The game also tracks your decisions in ways that have cumulative, far reaching consequences, that often aren’t clear until hours after you made them. Most of these decisions affect this complicated web of reputations so complex, I think it might be the first time in a game that I’ve actually used the reputation tab in the menu. But aside from this I was also pleasantly surprised by the things the game brought up in interactions. It is difficult to tell which decisions and interactions will be brought up later, and which will affect the reputation number in that menu screen, which is a fantastic way to seem any decision you take seem important, at least at the time. Your social skills (lore, subterfuge and athletics) become very important, but because this is a war and the game loves to bring up old stuff like an angry lover, you will find yourself in situations where no amount of charismatic, silver tongued exploits will save you from a fight.
Anyone who has played an Infinity Engine game knows how this works. You pause the game and issue orders to your party, and then they execute them in real time. Each character and class has their own abilities with their own casting times and cool downs. New to the system are combo abilities. These are usually between the player character and each follower, and they are unlocked through your reputation with them. They are very powerful, and add an incentive to at least spend some time getting to know each of your companions. Unfortunately, there is a surprising lack of variety in the enemies in the game. There are really three different type of creature, aside from the odd boss encounter, and even then about 90% of the combat encounters (even those bosses) are against other humans. The Infinity Engine, the engine these games are emulating was not built for this type of combat. It was built to give you the flexibility to fight anything from a rat in a cellar to a dragon on the summit of a volcano. But when faced to having the same type of enemy thrown at you over and over, its weaknesses show. If you played the original Infinity Engine games back in the late 90’s, and are now playing Tyranny in 2016, then you have lived through twenty years of excellent strategy RPG’s that give you incredible variety in the choices you can make. The problem with this particular battle system, is that every encounter is pretty much resolved the same way, making the combat feel incredibly repetitive.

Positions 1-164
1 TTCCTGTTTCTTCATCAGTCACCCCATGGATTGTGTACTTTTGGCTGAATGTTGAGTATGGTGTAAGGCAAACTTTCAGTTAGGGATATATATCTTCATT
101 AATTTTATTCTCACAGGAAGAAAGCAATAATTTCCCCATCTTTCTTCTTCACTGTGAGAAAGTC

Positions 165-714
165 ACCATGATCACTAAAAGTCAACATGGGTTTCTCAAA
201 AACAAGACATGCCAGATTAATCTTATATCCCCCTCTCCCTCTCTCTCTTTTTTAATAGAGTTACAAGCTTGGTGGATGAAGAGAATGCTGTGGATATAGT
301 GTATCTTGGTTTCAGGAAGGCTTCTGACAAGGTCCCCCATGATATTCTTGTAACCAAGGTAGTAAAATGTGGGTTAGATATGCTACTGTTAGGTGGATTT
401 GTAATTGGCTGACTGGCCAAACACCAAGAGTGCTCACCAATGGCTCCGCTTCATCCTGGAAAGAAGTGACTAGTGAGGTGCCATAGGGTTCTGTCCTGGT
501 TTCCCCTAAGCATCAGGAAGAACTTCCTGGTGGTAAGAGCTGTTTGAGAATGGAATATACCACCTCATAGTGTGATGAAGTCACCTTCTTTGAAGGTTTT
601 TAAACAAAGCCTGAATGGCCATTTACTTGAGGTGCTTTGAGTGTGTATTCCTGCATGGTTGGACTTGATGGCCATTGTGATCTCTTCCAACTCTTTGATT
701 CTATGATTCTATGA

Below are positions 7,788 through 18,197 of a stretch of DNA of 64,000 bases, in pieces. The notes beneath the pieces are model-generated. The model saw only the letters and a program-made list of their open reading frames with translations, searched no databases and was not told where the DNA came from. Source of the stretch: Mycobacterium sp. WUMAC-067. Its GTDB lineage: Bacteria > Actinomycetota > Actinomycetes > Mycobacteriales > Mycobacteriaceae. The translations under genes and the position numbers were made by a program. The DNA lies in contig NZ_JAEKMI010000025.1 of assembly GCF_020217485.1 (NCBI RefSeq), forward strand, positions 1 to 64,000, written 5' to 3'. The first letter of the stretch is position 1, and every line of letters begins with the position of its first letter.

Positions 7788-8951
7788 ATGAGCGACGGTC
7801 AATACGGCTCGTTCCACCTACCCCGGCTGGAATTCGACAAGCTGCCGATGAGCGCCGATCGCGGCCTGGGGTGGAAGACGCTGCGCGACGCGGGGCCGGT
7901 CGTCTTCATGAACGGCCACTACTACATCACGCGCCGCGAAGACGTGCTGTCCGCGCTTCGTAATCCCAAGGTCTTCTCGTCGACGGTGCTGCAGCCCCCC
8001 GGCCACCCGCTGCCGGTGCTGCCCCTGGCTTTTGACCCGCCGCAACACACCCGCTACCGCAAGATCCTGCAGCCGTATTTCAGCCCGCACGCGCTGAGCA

This surprising lack of variety in the combat is one of the factors that makes me hypothesize that the development cycle for Tyranny was not very long at all. There are weird signs in some of the quests. For example, during most of the quests of the game you have an option to betray whatever side you are working with and keep things for yourself, or find different ways to solve the quest by betraying that alliance. Fairly late in the game I got a quest that I did not want to solve the way the quest giver had intended. So I followed it, waiting for that chance to execute my betrayal. The game even hints of a crucial moment where this would most likely result in a great benefit to me over the my allies loss of power. But that option never came, and in a game that offers that much choice, it felt incredibly jarring. But it also felt like this option was meant to be in the game. The NPC’s allude to it, the stage for it is set, it just does not materialize. Moreover, the ending feels jarring as well. Without going into a lot of detail, it follows the trend that other games have followed lately where then ending of the game is a message that the real fight has just begun. Make no mistake, there is a complete story arc in the game, but the ending is clearly sequel bait. Given is 20-30 hour length, it is not hard to imagine there might have been more planned for Tyranny that the development team just didn’t get to.